Seeds Started

Seeds Started

Mid-March. Time to start the tomatoes and kale.

This year, we're on top of it. The garden is up to speed, paths marked out, the soaker hose strategically buried under the sheet mulch. More importantly, for the first time in my life, I actually know the Last Frost Date for my region (it's April 2nd), and the artichoke starts were started on time.

This is a first. Before this year, I never even knew there was such a thing as a Last Frost Date. Any time I'd read a seed packet, I'd think to myself, "How am I supposed to know when the last frost will be? I'm no prophet."

This year, I figured there's probably some kind of chart out there for this kind of thing, which indeed there is.

Starting Seeds Indoors

My potting soil is worm castings.* About that. The first year Boots and I were married, we went to the garden store and bought a bag of potting soil, a bunch of terra cotta pots and some seeds. We lived in a moldy little apartment with hardly any natural light; our outdoor domain was a concrete landing between flights of stairs. That year, what sprouted died, and what lived got dug up by birds. Incidentally, that was the last time I bought potting soil.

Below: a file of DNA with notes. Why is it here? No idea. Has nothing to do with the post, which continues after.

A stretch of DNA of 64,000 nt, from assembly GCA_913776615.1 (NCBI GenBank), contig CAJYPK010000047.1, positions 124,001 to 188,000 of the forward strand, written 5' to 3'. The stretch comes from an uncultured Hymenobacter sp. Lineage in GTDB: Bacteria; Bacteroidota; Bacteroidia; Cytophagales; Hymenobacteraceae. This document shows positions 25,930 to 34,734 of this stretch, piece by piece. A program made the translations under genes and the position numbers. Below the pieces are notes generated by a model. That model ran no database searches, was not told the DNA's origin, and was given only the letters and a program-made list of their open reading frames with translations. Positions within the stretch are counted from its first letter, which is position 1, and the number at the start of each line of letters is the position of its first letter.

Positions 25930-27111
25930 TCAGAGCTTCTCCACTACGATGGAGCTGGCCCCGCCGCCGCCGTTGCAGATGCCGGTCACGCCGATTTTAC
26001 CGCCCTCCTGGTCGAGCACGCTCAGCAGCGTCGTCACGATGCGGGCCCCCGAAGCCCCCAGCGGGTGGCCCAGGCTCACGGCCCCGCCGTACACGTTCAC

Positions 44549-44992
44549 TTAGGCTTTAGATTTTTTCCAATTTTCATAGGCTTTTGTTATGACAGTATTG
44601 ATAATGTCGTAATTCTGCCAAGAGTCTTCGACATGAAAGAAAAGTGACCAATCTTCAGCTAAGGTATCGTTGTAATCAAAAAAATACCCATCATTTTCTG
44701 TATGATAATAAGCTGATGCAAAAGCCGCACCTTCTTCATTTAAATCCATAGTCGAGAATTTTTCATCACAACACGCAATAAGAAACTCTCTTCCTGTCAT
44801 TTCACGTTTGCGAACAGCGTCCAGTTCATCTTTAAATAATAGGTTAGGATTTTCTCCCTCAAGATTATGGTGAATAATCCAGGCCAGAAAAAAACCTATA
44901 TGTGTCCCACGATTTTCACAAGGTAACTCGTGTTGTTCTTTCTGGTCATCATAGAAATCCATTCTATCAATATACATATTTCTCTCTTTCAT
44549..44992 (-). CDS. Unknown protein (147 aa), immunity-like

* Don't do this.

The next apartment we lived in was bigger, faced south and included a big front porch, technically a common area shared by 12 units. We kept the window open all the time so the cat could go in and out, and I remember that time as airy, peaceful and sunny. It was also stressful and cramped, but the first story is nicer.

That year, I discovered worm bins: found a guy on Craigslist selling them cheap or for barter. I gave him a bottle of cheap wine, some cash and a few egg plants that someone else had given me. I came home with a pound of red wigglers.

Long story short, this is the first chance I've had to use the castings my worms have been producing for the last, four years? Till now they've sat in a plastic bag, which we've hauled from one place to another. Nothing like packing a heap of dirt with you on a move. Witness below, the selfsame castings all over our kitchen.

I don't know if castings make good potting soil or not (too much nitrogen? worm tonic has almost killed several house plants of mine), but that's what I'm using them for here. I mean, if not potting soil, what do you use them for? We'll see how it goes.*

* Not great.

Seedlings in Window Box

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